What are breaching behaviours? This thought brings attention to what is culturally accepted in the community. For example, eating on public transit. It is an act that can be fined in Singapore and Taiwan whereas, in Toronto, Canada, it is normal to be eating on public transit. Why is eating not allowed in public transit? How does the authority figure enforce these rules? Signs within a city prohibiting actions can say a lot about stress points in behaviours and preferences.
Annette Kim talks about how spatial ethnography, property rights of public space, and critical cartography are all essential elements to understanding sidewalk life in Ho Chi Minh City.
The process of designing for a demographic relates to the Define stage of a design problem. The very first step is to conduct user research and observe how they interact with their environment.
“When people try to identify universal cognitive modes for social phenomenom, they only reveal their own socialized conigitive frames”
She talks about a designer designing a neighbourhood that won awards but in reality, it did not benefit the people who were actually living in them. They have to understand the system of power and order. She brings up a good point that design is beyond aesthetics. There is a cultural impact of every design. It is impossible to completely understand how a city’s people function in their own space solely based on statistics and documentaries. One must immerse themselves into the veins of the city. Designers cannot enter an ethnographic study with their preconceived hypothesis and “conceptual blinder”. Who are the types of people interacting and claiming this space?
The following objects centre around my residence. The first few days living here was a huge learning curve.
Object #1: Water Taps
I use the water dispenser taps every day, multiple times a day. The water dispenser is located in the kitchen on every floor in my hall.
Affordance and Signifiers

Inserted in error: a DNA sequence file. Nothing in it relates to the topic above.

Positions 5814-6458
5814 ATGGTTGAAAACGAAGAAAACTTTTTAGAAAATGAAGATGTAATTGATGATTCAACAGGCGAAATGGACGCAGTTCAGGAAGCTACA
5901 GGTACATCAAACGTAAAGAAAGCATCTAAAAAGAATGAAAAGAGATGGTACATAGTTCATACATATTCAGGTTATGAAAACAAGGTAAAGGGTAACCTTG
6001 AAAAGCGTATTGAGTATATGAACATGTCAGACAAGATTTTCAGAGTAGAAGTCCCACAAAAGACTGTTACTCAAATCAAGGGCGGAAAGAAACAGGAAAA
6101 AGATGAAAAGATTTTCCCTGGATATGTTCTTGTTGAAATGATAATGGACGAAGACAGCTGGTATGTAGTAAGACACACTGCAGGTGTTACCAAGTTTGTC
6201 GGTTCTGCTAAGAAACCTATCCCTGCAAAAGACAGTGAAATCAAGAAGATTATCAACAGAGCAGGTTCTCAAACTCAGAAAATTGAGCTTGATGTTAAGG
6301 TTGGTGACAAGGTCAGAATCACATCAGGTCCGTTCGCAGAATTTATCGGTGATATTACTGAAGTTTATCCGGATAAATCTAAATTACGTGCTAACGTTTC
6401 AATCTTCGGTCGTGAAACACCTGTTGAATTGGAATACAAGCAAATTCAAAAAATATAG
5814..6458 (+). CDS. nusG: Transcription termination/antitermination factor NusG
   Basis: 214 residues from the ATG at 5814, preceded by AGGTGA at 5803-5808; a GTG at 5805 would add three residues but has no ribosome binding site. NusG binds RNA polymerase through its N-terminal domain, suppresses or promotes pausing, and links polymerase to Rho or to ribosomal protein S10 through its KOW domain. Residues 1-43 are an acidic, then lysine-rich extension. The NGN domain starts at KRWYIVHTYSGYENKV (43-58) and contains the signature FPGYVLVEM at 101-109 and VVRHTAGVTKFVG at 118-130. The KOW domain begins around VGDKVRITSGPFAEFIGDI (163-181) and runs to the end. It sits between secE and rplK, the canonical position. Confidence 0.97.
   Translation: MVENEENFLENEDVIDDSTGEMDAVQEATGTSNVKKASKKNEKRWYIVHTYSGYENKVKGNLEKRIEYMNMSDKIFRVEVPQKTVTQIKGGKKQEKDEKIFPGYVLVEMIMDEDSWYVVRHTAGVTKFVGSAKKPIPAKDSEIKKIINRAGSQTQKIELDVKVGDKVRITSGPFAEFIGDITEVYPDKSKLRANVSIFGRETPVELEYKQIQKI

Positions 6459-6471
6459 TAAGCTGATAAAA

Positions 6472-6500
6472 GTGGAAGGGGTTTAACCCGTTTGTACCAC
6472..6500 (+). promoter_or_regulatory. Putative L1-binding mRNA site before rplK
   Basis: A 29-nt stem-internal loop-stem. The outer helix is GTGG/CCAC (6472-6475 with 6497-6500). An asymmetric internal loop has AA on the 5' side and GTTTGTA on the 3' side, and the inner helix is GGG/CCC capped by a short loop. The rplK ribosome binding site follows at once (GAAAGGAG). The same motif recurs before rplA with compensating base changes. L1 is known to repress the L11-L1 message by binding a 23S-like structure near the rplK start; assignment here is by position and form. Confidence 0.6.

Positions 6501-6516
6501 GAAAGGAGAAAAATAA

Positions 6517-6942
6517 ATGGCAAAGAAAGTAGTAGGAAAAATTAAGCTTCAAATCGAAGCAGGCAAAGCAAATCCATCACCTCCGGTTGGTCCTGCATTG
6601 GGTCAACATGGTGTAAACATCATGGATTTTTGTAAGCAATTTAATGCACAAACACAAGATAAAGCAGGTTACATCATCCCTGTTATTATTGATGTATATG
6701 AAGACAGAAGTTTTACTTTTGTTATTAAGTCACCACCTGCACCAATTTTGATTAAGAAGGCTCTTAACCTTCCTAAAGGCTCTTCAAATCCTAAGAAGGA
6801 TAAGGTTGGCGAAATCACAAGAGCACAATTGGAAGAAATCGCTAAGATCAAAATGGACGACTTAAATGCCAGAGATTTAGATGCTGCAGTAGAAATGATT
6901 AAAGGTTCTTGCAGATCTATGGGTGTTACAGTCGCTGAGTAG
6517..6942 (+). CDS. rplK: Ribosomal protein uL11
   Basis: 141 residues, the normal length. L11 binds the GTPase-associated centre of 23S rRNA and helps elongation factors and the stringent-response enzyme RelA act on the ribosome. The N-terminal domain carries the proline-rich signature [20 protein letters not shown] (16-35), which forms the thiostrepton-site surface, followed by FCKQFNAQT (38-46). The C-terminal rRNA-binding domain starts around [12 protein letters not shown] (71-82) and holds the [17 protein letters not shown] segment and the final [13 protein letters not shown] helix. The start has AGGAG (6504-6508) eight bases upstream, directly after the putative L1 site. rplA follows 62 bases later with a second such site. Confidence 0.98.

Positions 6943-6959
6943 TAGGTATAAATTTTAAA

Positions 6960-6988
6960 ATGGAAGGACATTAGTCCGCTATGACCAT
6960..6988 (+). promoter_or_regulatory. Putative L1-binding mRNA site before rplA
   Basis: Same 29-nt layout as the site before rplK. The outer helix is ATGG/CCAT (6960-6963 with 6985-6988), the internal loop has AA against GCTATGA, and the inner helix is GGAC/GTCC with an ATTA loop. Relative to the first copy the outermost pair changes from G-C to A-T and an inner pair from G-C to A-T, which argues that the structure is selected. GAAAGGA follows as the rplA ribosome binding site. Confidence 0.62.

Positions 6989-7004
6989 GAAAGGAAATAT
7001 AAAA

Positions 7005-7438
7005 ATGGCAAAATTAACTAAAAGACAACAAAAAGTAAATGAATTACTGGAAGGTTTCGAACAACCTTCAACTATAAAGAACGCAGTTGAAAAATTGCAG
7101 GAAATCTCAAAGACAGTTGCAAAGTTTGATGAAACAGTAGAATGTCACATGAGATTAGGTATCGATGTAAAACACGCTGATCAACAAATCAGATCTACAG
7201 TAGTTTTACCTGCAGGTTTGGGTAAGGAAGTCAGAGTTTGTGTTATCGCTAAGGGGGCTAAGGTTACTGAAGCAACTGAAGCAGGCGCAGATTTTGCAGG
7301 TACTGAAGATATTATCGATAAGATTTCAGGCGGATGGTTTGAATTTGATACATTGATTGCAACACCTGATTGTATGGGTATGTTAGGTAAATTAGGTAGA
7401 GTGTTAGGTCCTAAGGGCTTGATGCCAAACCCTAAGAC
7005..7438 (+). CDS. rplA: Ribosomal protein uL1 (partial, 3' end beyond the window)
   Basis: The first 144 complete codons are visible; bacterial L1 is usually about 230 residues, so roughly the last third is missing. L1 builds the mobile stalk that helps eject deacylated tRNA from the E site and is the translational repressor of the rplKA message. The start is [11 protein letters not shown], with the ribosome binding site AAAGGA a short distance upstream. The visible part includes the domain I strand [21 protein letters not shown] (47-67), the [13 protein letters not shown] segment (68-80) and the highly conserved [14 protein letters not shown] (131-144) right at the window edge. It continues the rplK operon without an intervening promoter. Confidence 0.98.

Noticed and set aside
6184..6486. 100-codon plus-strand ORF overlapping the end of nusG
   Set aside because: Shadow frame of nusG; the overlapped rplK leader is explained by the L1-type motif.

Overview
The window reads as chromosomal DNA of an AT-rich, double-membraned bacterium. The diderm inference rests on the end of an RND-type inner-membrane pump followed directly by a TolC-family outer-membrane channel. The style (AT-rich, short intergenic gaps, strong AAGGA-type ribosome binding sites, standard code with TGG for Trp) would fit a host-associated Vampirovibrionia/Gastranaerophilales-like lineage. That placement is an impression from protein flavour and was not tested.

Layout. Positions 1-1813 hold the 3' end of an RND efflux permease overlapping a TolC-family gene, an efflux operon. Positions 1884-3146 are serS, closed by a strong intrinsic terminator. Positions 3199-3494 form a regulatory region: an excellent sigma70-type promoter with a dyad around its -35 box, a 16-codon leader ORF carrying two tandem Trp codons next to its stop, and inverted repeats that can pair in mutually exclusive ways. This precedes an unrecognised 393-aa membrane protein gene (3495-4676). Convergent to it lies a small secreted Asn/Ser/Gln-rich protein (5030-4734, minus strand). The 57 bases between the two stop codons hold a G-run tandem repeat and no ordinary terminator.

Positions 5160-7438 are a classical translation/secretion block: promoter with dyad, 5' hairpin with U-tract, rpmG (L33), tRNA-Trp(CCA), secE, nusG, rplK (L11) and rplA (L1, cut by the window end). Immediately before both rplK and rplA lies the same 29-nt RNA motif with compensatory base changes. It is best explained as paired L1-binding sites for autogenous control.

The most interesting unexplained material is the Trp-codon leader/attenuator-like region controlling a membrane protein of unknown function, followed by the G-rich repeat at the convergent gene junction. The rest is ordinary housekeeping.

The colour of the taps afford temperature of water flow. A water tap is typically turn on with a turning or pushing mechanism. The signifiers of temperature colour-coded taps: pink for hot and blue for cold. These colours are universally known as hot and cold respectively. The groove at the top of the handle indicates a space for the hand to use force to push against. However, there was a further step needed for a steady flow of hot water: I had applied the same motion I did with the cold water and we met with drops of hot water. My next thought was to turn the handle clockwise to increase the pressure; that did nothing. I started to figure out the difference between the two taps. The pink tap has an additional lock mechanism that needed to be lifted while the tap is being pushed down. Even though this lock mechanism is designed to keep the user safe, it requires more signifiers that it needs to be lifted simultaneously.
Object #2: Exit Button
I’m not used to having to press a button to exit a locked door from the inside. I remember shaking the gate trying to get it to open until someone told me that I had to press a button. The design of the button is clear: you have to press it for it to create an output but the output is unknown. The white button is situated right beside a box with a confusing message: It gives the message of “break glass to door release” but it is in a green lockbox. This is the only item that has clear signifiers of a door release to leave the building. Therefore, this exit button does not afford to unlock a gate. It requires signifiers to tell the user to press the button for 2 seconds in order to unlock the gate. The location of the button could also be moved to be closer to the gate.